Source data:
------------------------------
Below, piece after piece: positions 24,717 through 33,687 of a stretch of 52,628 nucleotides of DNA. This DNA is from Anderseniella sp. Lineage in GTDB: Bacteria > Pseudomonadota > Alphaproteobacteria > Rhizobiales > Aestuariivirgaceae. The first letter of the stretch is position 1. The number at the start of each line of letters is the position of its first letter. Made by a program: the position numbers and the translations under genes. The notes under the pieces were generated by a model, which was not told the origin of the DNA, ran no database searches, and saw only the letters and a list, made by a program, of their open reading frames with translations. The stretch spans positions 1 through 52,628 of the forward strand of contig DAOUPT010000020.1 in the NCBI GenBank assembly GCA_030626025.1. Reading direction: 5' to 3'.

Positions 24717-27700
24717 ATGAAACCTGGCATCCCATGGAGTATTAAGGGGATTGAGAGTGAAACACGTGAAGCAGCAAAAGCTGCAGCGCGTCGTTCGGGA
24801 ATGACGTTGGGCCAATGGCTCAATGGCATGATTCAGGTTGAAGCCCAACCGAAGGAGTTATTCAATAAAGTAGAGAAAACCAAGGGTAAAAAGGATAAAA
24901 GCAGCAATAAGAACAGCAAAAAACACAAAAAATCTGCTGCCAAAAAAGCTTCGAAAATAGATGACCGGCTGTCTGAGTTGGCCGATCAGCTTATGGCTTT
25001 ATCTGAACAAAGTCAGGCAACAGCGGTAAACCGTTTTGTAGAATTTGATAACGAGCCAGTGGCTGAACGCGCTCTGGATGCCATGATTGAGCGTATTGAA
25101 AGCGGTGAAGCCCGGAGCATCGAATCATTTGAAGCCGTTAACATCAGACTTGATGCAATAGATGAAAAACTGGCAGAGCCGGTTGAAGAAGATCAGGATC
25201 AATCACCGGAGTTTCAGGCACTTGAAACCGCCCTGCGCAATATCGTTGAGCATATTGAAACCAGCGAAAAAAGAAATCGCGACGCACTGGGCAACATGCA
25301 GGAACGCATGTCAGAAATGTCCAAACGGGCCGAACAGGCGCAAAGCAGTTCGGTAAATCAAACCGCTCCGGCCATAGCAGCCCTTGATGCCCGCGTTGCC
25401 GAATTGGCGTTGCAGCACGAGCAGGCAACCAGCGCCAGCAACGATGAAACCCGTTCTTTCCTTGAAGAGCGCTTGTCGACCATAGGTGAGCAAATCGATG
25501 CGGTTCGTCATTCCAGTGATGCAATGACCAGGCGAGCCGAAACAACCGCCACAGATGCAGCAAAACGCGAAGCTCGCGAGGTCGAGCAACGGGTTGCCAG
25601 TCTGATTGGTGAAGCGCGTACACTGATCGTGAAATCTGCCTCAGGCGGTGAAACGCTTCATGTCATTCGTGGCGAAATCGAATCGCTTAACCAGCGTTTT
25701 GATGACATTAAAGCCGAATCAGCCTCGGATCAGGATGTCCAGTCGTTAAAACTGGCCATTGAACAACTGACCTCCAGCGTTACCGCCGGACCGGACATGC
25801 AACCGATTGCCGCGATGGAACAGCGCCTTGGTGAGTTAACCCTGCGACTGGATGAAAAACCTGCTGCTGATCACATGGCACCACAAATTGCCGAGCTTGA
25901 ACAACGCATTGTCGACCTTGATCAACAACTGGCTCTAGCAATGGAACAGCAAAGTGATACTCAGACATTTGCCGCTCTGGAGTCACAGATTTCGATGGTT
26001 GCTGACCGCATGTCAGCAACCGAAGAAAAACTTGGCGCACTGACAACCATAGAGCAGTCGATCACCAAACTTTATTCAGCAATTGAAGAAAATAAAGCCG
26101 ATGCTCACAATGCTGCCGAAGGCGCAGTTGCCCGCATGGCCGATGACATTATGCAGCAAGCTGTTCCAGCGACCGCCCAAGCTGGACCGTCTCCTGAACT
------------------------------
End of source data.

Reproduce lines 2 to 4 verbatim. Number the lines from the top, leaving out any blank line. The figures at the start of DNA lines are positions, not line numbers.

Positions 24717-27700
24717 ATGAAACCTGGCATCCCATGGAGTATTAAGGGGATTGAGAGTGAAACACGTGAAGCAGCAAAAGCTGCAGCGCGTCGTTCGGGA
24801 ATGACGTTGGGCCAATGGCTCAATGGCATGATTCAGGTTGAAGCCCAACCGAAGGAGTTATTCAATAAAGTAGAGAAAACCAAGGGTAAAAAGGATAAAA